Hearing aids can be a lot of things to a lot of different people. To some, they are a nuisance or an embarrassment, to others, they are the door to a whole new world. This article will focus on Filipino-Canadian Ruzzelle Gasmen’s own hard-of-hearing journey, and how it has inspired her work. It will also include an exclusive Q&A with Ruzzelle herself!
Ruzelle Gasmen was born from her Ilocano parents in Pangasinan, Philippines. At the age of 4, her parents decided to move to Canada in search of better opportunities and ended up settling down in Vancouver, British Columbia (BC). Ruzzelle has lived and learned in BC ever since, having completed her master’s degree at the University of British Columbia (UBC) in Speech-Language Pathology (SLP). “I just really wanted a job where I could help kids learn and also combine my interest in language and communication. I really like that because I grew up in a multilingual household, like my parents spoke three languages at home, so language is always important to me and I’m really happy that I could have that as part of my career,” she told Philippine Canadian Inquirer (PCI).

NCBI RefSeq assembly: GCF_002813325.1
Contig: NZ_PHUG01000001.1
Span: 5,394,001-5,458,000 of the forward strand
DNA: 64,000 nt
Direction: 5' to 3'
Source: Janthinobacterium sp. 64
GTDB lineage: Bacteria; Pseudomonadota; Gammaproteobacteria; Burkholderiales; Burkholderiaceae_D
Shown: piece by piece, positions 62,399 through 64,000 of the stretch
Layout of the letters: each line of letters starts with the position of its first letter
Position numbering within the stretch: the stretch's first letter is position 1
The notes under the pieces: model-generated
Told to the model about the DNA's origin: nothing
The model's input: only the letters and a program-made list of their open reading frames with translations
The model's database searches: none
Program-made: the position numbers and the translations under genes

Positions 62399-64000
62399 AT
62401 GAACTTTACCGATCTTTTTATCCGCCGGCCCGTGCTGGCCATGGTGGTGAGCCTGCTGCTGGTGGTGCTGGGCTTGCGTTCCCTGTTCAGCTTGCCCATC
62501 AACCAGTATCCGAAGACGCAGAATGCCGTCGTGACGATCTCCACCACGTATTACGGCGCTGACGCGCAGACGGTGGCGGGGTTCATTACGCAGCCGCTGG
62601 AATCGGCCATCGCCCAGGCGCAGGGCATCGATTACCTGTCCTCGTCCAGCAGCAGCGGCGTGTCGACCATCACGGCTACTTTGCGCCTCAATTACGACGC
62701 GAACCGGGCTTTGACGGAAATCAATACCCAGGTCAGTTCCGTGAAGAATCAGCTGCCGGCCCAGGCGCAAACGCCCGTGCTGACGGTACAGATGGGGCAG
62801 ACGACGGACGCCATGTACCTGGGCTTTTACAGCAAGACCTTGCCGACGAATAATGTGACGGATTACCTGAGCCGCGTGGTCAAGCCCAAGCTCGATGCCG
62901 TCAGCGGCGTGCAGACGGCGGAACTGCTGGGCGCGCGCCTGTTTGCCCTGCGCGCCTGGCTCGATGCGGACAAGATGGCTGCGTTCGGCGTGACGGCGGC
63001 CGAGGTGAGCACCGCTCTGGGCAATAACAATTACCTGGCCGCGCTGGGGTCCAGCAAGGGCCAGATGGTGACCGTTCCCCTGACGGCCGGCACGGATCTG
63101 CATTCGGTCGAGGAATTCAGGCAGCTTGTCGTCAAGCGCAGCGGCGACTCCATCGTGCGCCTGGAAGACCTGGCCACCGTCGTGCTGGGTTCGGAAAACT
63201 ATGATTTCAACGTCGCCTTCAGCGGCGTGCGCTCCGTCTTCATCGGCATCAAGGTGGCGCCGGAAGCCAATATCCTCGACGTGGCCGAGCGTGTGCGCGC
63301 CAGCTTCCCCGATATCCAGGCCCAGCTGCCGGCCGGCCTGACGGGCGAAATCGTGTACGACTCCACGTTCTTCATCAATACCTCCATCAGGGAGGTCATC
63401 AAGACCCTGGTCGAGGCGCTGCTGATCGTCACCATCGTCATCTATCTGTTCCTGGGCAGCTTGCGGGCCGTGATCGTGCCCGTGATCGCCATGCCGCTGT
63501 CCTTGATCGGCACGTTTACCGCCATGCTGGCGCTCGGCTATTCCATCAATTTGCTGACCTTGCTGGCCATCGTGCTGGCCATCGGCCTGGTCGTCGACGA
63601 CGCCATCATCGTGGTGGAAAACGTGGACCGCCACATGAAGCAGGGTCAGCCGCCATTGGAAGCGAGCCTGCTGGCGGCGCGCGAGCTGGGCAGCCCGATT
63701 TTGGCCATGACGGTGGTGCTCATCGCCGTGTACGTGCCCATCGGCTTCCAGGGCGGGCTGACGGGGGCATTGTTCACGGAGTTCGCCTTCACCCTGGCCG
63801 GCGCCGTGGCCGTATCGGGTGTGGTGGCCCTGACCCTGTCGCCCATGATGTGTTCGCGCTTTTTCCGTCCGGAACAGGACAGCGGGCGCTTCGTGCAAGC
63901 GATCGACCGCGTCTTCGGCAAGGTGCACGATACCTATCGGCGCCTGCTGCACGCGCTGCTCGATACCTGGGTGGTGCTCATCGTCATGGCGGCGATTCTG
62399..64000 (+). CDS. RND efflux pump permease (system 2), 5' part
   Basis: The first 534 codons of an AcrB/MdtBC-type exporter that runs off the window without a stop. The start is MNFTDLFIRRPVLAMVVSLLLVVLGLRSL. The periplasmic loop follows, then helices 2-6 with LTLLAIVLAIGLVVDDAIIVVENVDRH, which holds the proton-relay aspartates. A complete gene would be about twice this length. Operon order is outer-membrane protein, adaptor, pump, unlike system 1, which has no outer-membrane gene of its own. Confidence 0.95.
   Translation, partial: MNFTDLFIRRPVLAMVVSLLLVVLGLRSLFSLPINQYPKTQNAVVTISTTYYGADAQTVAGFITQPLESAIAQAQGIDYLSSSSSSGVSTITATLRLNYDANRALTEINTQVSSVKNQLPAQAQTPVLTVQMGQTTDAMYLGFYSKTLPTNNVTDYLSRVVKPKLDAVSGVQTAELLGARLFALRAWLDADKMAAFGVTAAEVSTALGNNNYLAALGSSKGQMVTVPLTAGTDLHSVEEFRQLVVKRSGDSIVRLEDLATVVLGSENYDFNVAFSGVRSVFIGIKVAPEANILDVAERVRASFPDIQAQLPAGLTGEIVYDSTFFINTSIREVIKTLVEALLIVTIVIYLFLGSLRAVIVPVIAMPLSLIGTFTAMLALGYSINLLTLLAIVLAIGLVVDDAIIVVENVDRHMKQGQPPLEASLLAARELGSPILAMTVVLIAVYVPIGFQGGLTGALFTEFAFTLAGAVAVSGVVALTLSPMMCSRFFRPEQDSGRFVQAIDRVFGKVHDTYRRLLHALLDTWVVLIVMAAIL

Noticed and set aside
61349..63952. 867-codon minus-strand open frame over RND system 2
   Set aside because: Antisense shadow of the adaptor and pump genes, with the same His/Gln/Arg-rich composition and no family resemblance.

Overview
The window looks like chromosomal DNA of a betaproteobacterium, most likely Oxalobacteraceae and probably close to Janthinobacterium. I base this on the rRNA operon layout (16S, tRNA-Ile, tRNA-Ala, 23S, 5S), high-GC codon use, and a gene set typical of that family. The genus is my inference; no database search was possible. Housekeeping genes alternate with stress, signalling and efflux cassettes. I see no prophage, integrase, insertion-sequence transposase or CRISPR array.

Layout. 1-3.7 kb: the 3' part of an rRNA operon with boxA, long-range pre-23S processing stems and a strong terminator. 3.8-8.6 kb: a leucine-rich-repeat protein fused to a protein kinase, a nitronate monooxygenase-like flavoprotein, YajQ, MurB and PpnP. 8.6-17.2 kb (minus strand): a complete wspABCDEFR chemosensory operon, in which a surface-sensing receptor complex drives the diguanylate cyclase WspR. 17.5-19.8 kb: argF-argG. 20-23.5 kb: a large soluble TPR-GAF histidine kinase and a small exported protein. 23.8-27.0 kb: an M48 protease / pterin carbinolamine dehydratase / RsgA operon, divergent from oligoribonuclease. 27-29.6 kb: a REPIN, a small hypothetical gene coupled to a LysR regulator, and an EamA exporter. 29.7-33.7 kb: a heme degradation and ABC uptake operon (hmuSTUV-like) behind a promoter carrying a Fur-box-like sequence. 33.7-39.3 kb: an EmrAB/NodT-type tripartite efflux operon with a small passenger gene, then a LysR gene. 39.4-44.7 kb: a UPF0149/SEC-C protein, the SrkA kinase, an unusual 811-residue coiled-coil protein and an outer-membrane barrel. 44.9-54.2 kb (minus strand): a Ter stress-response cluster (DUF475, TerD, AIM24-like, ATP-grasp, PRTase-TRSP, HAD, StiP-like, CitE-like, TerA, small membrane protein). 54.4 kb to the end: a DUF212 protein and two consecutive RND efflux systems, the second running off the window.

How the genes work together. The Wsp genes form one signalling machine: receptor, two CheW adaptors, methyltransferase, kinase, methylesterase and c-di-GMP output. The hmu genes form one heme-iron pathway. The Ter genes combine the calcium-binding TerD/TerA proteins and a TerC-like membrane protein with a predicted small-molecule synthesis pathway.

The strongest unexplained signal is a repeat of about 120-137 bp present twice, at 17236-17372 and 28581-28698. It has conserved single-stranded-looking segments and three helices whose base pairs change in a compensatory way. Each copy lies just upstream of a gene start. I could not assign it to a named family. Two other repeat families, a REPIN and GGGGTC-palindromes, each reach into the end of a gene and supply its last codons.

It wasn’t until Ruzzelle was in the midst of her studies that she faced her own significant challenges with hearing and communication. At 20 years old, the soon-to-be SLP was diagnosed with hearing loss. Doctors were unsure of the cause and sent her for a series of tests. In the end, she was told the loss would be progressive – meaning over time it may worsen, and she will need to continue following up with doctors.
Due to the cost associated with hearing aids, Ruzzelle went through additional struggles after being diagnosed with hearing loss. After living for almost 6 years with hearing loss and no hearing aids, she experienced feelings of anxiety when going out or hanging with friends – worrying that she might be missing what is being said around her. “If I’m not able to hear everything, I won’t respond or I [will] get really kind of more… I feel more isolated. So there’s that part about hearing loss; it can impact people’s mental health…There’s just a lot of that stuff that goes through your head when you can’t hear everything that everybody is saying, but I think it has taught me a lot of things like self-advocacy and speaking up and trying to figure out how to work through those communication breakdowns when I can’t hear everything,” she stated in her PCI interview.